What children learn from PewDiePie, Stampy and DanTDM
Anti-Semitic messages have been found in the videos of one of YouTube’s ‘Let’s Play’ stars. So how child-friendly are the hugely popular vloggers?
“Hey, guys! We’re back! Well, this is weird!”
I’m watching a YouTube gaming video with my daughter and son, aged 10 and nine, in an attempt to better understand the phenomenon known as Let’s Play.
We’re watching DanTDM (real name Daniel Middleton), a fast-talking, perpetually enthusiastic 25-year-old from England, play the building computer game Minecraft.
DanTDM, like most YouTubers, seems to communicate chiefly in sentences completed by exclamation marks! “Oh Jeez!” he says. “What the flip?” And “Let’s just eat a cookie!”
For the uninitiated – which includes me, along with most adults over the age of 25 – it’s difficult to understand why you would want to watch someone you have never met play a video game. But millions of people, mostly children and young teenagers, love to do just that.
In December, the Top 100 Most Viewed YouTube Gaming Channels amassed a total of 7,348,503,172 views, according to data compiled by Tubefilter and OpenSlate. The most popular of these can earn big money through Google’s AdSense programme, which allows them to get 55 percent of advertising revenues, while Google keeps the remaining 45 per cent.
One, PewDiePie, is estimated by Forbes magazine to have made $15 million (€14.1 million) in 2016 alone.
PewDiePie is the reason the Let’s Play phenomenon was back in the news this week. Disney’s Maker Studios announced it had cut ties with the 24-year-old gamer (real name Felix Kjellberg) after it was revealed by the Wall Street Journal that he had posted anti-Semitic content in his videos, including a sign with the slogan “Death to all Jews”.
In response, YouTube cancelled plans for a second series of his reality series and removed him from its Google Preferred program, though his videos are still on YouTube.
PewDiePie, or Pewd to his many fans (he prefers to call his 53 million subscribers his “bro army”), claims that he used the anti-Semitic content ironically, to make a point about the “how crazy the modern world is”.
“The media wants to paint me as some sort of villain,” he moaned in a since-deleted video.
But it’s not just the media failing to see the funny side.
“The problem is that the internet loves, and feeds on, the ironic use of hate speech. Many YouTubers will claim that the content was ‘meant to be funny’ and ‘only a joke’. Hate speech is hate speech, whatever form it takes,” says forensic cyberpsychologist Dr Mary Aiken, author of the book The Cyber Effect.
She points out that Ofcom’s 2016 survey of children’s media habits found that one in three internet users between the ages of 12 and 15 have seen hate speech online.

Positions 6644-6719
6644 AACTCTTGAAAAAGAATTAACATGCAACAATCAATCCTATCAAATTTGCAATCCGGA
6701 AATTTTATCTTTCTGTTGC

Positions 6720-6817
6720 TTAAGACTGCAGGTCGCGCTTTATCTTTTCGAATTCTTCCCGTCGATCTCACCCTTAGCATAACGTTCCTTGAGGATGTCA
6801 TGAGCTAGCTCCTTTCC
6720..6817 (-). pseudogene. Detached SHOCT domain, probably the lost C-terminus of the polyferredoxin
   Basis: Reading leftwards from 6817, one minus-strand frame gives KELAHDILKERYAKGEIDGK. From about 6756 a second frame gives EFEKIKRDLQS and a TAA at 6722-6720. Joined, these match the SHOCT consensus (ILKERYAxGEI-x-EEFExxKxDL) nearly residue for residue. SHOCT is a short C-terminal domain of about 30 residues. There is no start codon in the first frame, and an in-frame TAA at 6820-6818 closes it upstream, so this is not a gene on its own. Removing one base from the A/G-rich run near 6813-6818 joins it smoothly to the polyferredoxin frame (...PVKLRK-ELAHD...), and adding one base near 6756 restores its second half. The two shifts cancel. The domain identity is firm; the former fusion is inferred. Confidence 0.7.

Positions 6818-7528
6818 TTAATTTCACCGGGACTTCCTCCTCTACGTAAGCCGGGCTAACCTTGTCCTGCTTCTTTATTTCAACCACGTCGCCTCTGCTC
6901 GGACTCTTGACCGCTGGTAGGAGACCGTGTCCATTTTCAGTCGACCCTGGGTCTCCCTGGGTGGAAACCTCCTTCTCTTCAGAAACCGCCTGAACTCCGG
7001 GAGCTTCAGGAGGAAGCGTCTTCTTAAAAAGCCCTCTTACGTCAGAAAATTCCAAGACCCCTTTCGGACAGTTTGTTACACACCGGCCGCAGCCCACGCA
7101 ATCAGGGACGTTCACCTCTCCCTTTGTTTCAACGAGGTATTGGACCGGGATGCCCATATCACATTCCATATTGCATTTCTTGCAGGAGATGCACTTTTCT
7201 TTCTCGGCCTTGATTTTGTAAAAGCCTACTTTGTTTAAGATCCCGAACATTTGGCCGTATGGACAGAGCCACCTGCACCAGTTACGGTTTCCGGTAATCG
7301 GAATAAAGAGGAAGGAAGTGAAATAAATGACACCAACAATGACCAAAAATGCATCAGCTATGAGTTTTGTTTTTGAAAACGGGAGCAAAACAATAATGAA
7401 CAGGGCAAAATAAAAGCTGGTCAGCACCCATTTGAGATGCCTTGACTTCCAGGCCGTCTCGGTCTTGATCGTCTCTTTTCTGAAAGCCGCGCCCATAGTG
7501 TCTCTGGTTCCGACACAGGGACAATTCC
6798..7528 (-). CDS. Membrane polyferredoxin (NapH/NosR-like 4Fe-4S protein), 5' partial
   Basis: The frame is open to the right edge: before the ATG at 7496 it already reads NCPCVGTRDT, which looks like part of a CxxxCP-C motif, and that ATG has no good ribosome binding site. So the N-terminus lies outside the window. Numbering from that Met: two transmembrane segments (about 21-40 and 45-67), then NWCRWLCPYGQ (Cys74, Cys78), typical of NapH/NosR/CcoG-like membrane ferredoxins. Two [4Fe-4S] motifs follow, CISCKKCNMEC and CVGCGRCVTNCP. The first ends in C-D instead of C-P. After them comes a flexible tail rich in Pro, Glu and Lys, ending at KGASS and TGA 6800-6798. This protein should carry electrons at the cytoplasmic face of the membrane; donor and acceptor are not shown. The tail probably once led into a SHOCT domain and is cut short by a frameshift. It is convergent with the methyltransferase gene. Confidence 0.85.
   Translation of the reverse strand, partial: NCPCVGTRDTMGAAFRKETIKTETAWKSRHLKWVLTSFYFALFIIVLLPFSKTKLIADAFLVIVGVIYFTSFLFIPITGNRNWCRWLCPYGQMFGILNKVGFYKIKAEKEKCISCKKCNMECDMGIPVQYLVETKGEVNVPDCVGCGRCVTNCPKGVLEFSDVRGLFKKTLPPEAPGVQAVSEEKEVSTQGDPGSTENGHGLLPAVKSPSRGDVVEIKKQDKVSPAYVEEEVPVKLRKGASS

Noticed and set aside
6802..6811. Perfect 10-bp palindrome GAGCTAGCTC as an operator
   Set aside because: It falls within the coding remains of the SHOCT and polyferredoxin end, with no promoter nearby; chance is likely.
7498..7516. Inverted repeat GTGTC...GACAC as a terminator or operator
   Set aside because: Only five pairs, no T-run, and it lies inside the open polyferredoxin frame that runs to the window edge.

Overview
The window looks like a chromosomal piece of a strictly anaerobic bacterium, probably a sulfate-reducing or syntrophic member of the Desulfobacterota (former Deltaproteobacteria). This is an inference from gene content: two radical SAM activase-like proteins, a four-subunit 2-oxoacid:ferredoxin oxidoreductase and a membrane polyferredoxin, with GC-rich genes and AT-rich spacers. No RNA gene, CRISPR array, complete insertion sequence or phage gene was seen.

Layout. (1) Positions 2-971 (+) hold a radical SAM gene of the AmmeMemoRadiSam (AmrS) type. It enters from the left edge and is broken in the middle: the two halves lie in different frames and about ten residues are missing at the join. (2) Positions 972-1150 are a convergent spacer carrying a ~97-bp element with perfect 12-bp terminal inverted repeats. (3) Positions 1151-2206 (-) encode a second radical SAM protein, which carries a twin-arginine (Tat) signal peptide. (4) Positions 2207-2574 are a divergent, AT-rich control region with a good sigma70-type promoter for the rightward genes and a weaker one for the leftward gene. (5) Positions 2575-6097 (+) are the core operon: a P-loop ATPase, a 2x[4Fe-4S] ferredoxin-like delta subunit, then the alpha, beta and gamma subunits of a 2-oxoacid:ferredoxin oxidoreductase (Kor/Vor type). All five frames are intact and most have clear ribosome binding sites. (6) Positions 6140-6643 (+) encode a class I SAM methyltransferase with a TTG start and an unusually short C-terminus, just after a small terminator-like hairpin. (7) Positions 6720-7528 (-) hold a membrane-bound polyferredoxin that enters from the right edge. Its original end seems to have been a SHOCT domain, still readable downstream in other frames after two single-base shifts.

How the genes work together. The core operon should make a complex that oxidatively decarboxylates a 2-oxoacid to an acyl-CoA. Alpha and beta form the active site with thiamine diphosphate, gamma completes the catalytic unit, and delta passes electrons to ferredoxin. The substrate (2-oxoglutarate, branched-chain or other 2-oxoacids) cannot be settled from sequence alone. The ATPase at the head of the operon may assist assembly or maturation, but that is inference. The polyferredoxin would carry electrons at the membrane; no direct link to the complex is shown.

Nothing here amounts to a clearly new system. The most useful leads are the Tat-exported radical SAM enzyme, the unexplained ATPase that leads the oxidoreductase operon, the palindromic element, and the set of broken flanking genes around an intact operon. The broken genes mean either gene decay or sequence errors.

“Disney dropping PewDiePie points to challenges major brands face trying to deliver on edgy online content that fits with their brand image,” she says. “The greater challenge is how parents can protect their children online. There is no simple solution to this problem, as the internet is currently not a suitable environment for children.”
These gamers are no longer fringe countercultural figures; their popularity has made them huge mainstream pop-culture influences
Even before the latest controversy, I had concerns about my children watching unfiltered content produced by young, almost universally male, gamers in their bedrooms. (Women account for roughly half of gamers in the US, but only 30 per cent of gamers on YouTube, according to a 2015 survey by YouTube and Ipsos MediaCT.)
I was uneasy about the language, attitude and views they might be exposed to, concerns that were encapsulated by the PewDiePie outcry this week.
These gamers are no longer fringe countercultural figures; whether they like it or not, their popularity has made them huge mainstream pop-culture influences. But some of them still seem intent on having their cookie and eating it.
“Parents do need to be aware that this content is not vetted or approved before it goes up there – and that’s not unique to YouTube. The agreement we’ve made in exchange for access to these free services is that there’s no burden of regulation of content by the platform,” says Simon Grehan, project co-ordinator at Webwise.
His advice for parents is to “communicate regularly with your kids, pass on your values, and stay engaged. Make use of the tools that are available, like the YouTube Kids app, which has more filtered content. It is a safety net, but you can’t rely on it completely.”
Violent video games
Dr Mary Aiken points out that many gaming channels are built around violent video games “that you would never buy for your kids, that they could never buy for themselves”.
You are desperately out of touch with what your kids can do online